Baltimore Sun

For ‘Uncoupled,’ think a gay ‘Sex and the City’ with Harris

- By Nina Metz

Middle-aged, gay and single, Stanley James is a New York art dealer who is an endlessly watchable mix of vulnerable and seen-it-all sardonic confidence. He may not be ripped like the guys in his friend group, but so what? Not everybody has to buy into the constant status-seeking that fuels a certain class of New Yorkers. He’s loyal and sweet but nobody’s fool. As played by Brooks Ashmanskas, he is the thumping heart and soul of the Netflix comedy series “Uncoupled.”

He is also, I should point out, not the lead character. Really, he should be. His is the one story that feels grounded in something real, even when he’s making you laugh.

But that’s not what creators Darren Star and Jeffrey Richman had in mind for the show.

Instead, it stars Neil Patrick Harris as a handsomely neurotic, selfinvolv­ed real estate agent named Michael Lawson who is dumped by his longtime finance bro boyfriend (Tuc Watkins). Adrift for the first time in 17 years, the show follows Michael’s misadventu­res of self-loathing and uncertaint­y that tend to follow a breakup.

Star is a brand name in television, known for everything from “Sex in the City” to “Emily in Paris” and the format of “Uncoupled” — visually and stylistica­lly — follows in those footsteps. Richman is a seasoned TV writer as well, whose credits include “Modern Family,” “Desperate Housewives” and “Frasier.”

And yet too often

“Uncoupled” comes across like a collection of ideas stitched together by an algorithm: “Sex and the City” but make it gay, about a guy who wouldn’t be out of place on a high-end real estate reality show like “Million Dollar Listing: New York.” Kicky music? Check. Confabs over dinner and drinks? Check. Everybody’s effortless­ly wealthy? Check. Relatively tame sex scenes? Need you ask?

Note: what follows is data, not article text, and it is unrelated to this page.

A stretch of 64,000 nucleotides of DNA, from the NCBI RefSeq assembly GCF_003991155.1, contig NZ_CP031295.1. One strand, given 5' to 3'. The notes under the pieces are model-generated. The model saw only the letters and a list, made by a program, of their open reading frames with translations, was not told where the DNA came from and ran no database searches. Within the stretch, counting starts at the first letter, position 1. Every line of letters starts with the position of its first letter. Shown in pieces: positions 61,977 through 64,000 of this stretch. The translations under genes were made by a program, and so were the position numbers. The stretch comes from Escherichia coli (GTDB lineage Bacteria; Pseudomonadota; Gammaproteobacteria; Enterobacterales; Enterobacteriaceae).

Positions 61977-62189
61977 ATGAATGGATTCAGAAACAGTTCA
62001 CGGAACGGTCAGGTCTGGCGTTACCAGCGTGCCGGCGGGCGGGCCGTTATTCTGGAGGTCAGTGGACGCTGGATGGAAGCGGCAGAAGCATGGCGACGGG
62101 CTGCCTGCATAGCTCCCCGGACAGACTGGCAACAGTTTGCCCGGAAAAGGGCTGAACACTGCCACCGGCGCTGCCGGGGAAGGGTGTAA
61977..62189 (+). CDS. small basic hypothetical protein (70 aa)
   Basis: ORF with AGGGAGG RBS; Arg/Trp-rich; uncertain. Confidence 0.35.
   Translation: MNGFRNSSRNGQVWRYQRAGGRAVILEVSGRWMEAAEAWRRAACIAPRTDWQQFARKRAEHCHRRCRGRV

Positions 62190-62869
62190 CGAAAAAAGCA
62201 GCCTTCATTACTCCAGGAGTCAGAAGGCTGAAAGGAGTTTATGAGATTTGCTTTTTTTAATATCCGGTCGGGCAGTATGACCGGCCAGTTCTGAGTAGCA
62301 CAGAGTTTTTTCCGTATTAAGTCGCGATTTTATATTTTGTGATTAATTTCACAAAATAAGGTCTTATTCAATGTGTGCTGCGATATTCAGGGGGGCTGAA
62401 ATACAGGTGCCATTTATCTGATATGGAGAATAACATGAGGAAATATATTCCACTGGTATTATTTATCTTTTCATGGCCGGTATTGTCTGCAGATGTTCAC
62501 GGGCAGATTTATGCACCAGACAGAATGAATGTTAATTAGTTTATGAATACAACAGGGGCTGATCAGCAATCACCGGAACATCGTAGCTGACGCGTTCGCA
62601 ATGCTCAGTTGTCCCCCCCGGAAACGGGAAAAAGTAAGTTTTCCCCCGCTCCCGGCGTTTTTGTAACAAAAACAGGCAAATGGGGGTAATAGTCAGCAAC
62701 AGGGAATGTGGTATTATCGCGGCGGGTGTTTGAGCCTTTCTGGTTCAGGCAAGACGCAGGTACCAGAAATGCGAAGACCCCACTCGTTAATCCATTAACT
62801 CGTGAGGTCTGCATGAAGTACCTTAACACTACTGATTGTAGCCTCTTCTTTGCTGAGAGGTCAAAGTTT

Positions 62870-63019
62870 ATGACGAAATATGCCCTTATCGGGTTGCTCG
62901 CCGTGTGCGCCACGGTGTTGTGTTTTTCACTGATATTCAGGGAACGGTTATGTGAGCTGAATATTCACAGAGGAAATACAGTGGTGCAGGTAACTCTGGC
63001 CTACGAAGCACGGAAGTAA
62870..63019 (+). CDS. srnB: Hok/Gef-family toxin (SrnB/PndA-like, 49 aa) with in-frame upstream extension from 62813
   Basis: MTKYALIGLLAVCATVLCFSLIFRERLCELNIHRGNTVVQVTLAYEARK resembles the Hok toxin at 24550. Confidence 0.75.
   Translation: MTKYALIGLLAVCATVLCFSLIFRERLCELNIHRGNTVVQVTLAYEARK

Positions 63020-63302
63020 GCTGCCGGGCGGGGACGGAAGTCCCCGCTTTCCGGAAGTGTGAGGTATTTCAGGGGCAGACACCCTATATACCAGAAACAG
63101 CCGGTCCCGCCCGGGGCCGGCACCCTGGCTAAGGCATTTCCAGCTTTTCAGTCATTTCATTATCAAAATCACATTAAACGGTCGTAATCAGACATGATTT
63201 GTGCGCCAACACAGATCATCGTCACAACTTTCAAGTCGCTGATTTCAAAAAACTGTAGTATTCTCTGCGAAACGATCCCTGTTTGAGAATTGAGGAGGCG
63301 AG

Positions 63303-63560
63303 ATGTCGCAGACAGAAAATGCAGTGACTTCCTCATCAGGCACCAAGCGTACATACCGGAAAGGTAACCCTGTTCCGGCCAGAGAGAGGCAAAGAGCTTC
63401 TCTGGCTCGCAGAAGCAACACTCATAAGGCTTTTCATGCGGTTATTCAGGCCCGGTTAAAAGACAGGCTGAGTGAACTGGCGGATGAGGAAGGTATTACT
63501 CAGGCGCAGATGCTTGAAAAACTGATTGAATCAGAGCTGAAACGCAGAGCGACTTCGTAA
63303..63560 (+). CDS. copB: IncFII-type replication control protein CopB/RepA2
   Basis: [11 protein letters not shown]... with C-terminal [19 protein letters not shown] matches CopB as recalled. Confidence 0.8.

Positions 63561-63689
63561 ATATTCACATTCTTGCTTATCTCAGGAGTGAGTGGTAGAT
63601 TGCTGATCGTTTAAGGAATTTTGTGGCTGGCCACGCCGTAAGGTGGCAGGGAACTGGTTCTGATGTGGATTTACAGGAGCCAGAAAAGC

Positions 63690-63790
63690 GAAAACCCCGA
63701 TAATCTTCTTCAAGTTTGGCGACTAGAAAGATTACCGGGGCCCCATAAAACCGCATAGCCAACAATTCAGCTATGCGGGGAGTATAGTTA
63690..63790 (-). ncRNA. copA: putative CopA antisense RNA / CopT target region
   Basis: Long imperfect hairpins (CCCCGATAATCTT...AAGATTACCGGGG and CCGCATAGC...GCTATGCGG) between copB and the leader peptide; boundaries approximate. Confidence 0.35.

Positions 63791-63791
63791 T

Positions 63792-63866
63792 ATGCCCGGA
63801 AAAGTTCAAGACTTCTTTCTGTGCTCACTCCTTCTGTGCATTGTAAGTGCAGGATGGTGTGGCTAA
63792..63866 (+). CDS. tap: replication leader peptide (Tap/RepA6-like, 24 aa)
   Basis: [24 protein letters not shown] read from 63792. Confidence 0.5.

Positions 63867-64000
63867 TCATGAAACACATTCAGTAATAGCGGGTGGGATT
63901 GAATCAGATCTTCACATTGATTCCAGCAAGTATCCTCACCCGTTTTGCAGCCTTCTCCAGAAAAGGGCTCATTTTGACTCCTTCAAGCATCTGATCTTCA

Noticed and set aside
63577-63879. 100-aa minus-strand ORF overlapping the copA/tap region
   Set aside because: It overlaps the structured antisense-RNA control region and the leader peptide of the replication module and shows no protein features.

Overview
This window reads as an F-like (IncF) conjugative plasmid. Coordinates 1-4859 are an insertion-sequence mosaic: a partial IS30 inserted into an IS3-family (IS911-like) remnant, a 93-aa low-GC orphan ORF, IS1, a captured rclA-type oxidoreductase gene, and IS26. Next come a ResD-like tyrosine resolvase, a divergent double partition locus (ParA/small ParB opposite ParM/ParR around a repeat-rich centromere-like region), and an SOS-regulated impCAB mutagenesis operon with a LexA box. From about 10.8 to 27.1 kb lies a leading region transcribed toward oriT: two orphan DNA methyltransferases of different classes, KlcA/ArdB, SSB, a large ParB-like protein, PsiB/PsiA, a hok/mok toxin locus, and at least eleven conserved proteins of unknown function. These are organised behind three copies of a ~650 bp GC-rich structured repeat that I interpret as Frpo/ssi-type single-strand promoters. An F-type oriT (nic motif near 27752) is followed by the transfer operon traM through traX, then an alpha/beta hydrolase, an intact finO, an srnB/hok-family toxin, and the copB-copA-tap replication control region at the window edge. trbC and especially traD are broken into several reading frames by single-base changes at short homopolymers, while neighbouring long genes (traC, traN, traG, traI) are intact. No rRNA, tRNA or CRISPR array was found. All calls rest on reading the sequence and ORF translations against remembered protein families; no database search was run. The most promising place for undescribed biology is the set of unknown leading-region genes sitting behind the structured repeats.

No matter how hard Michael tries to “get back out there,” some things have changed. It’s meant to be a humorous if jarring realizatio­n, despite the fact that he has all the shallow external markers of a desirable person: Trim, stylish, still young in appearance. But who is he, outside of a man now made miserable by divorce? I’m not sure the show really knows. Neither likable or unlikeable, he’s just sort of … there.

Stanley, on the other hand, is a wholly realized human being. I wonder if someone behind the scenes belatedly understood this as well, because there are some welcome course correction­s in the latter half of the season.

That’s when, finally, the

focus expands out to give some of the supporting characters a reason to exist as more than a sounding board to Michael’s breakup blues. His circle also includes his bestie and fellow broker Suzanne (Tisha Campbell) and another longtime friend Billy, a semifamous TV weather forecaster on the prowl (Emerson Brooks). Throughout, Michael’s ex remains a pleasantly attractive cipher. We never find out why he left exactly, but the show suggests it was Michael’s fault — that he’s so self-absorbed that he was unable to see his partner’s increasing dissatisfa­ction and impending midlife crisis.

There are worse things to have on in the background while folding laundry. And gay men should be centered in TV rom-coms; this is a welcome step in that direction, although it’s a pretty narrow slice of queer life as depicted here.

The finale’s cliffhange­r makes clear that the show creators expect a season two renewal. Based on the kind of series Netflix has been pursuing as of late, that’s probably a good bet.

 ?? SARAH SHATZ/NETFLIX ?? Brooks Ashmanskas, from left, Neil Patrick Harris and Emerson Brooks in “Uncoupled.”
SARAH SHATZ/NETFLIX Brooks Ashmanskas, from left, Neil Patrick Harris and Emerson Brooks in “Uncoupled.”

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